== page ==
This book is about reaffirming people’s faith in a science dominated world. And for me, that’s a reason to be scared. As much as believing in something higher is to be admired and respected, I don’t want to turn back the clock to a time when a church could dictate how people should live and what was their precise place in life. I love the comforts science has provided me too much to give them up. I love the rights and freedoms I as a woman enjoy today because of science and Enlightenment. 

Believing in science doesn’t mean you can’t have faith. Science answers only the question how, but you with your faith decide the answer to the question why.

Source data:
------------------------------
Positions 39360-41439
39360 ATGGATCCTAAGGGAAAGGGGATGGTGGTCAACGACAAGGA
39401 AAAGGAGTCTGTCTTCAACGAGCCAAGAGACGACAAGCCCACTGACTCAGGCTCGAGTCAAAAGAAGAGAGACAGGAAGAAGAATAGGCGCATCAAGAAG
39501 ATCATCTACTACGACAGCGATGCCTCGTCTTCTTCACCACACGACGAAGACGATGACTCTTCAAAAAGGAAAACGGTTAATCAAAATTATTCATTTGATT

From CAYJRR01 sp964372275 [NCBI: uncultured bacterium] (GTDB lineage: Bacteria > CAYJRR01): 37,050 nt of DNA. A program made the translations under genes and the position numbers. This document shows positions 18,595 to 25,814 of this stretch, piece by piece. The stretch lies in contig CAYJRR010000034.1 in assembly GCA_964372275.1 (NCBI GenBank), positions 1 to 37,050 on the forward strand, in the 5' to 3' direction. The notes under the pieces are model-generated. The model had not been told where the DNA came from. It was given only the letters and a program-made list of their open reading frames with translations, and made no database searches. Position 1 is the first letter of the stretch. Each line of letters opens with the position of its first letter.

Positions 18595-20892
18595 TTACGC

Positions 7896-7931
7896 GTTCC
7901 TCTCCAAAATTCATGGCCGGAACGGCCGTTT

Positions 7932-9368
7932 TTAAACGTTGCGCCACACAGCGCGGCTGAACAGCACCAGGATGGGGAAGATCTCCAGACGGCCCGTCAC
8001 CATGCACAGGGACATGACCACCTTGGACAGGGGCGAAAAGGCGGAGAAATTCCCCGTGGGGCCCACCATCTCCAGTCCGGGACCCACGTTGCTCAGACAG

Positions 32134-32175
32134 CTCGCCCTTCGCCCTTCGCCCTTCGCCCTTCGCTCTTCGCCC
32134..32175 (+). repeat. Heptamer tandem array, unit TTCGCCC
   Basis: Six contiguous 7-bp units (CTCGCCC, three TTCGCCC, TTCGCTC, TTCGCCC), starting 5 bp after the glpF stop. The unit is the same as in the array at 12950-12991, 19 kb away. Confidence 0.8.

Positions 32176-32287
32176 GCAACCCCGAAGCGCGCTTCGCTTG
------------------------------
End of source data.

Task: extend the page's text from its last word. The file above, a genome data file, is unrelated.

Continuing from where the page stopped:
2 stars

Translation: Finnish (from French)
Suom: Matti Kannosto
Series: N/A
Pages: 250
Publisher:        Kirjayhtymä
ISBN: 951-26-0317-9
Published:        1981
Source: Library


19 comments:

  1. I'm sorry it was a disappointment for you.

    I did see the Clooney movie and wasn't impressed with it. I don't really have any interest in reading the book.

    ReplyDelete
    Replies
    1. So am I. This book is a science fiction classic, and rightly so, it just isn't a book for me.

      Now, though, I think the film might be an improvement...no, I'm not that cruel.

      Delete
  2. Thats a shame it dissapointed. I agree, believing in science doesnt mean you cant have faith.

    ReplyDelete
    Replies